Separate and distinctive crimes, the same or similar in character, may be joined for trial in the interests of judicial expediency and economy. However, where there exists a real "possibility of prejudice to [a] defendant, a trial severance of the offenses should be granted." State v. Reldan, 167 N.J. Super. 595, 597 (Law Div. 1979), rev'd on other grounds, 185 N.J. Super. 494 (App. Div.), certif. denied, 91 N.J. 543 (1982). A key factor in determining whether prejudice exists from joinder of multiple offenses "is 'whether, assuming the charges were tried separately, evidence of the offense sought to be severed would be admissible under Evidence Rule 55 [now N.J.R.E. 404(b)] in the trial of the remaining charges.'" State v. Urcinoli, 321 N.J. Super. 519, 542 (App. Div.) (quoting State v. Oliver, 133 N.J. 141, 151 (1993)), certif. denied, 162 N.J. 132 (1999). "If the evidence would be admissible at both trials, then the trial court may consolidate the charges because 'a defendant will not suffer any more prejudice in a joint trial than he would in separate trials.'" Ibid. (quoting State v. Coruzzi, 189 N.J. Super. 273, 299 (App. Div.), certif. denied, 94 N.J. 531 (1983)).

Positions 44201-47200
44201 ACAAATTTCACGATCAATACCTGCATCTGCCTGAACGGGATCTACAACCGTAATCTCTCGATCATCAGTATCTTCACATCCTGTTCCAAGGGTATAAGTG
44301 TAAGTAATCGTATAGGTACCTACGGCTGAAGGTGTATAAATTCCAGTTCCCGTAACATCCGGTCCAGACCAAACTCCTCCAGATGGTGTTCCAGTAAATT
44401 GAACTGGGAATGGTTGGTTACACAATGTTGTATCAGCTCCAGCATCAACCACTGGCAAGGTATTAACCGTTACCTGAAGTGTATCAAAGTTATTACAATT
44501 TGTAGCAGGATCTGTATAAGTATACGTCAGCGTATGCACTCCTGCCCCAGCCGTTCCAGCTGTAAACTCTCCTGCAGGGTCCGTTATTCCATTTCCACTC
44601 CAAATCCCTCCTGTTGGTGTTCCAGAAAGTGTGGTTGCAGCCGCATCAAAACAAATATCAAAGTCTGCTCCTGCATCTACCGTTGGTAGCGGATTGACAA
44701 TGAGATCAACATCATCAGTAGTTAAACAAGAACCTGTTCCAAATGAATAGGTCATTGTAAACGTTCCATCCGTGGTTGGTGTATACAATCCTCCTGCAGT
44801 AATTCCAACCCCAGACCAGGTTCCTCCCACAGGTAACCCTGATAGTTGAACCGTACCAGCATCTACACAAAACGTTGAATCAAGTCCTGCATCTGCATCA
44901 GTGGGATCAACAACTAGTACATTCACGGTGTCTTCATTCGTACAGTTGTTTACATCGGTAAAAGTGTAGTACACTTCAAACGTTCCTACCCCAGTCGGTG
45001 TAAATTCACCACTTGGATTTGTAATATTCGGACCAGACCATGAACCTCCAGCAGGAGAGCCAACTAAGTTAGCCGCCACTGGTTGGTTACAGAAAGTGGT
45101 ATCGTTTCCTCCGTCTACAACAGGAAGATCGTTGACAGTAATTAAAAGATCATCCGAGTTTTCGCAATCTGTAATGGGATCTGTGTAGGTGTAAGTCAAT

In Urcinoli, supra, the defendant had confessed to killing his girlfriend to his uncle and his uncle was scheduled to testify against the defendant on that charge. 321 N.J. Super. at 523. While in jail awaiting trial, he conspired with another inmate to kill his uncle and the uncle's family to prevent him from testifying. Ibid. The State charged the defendant with conspiracy and attempted murder and these counts were joined to the murder charge. Id. at 541.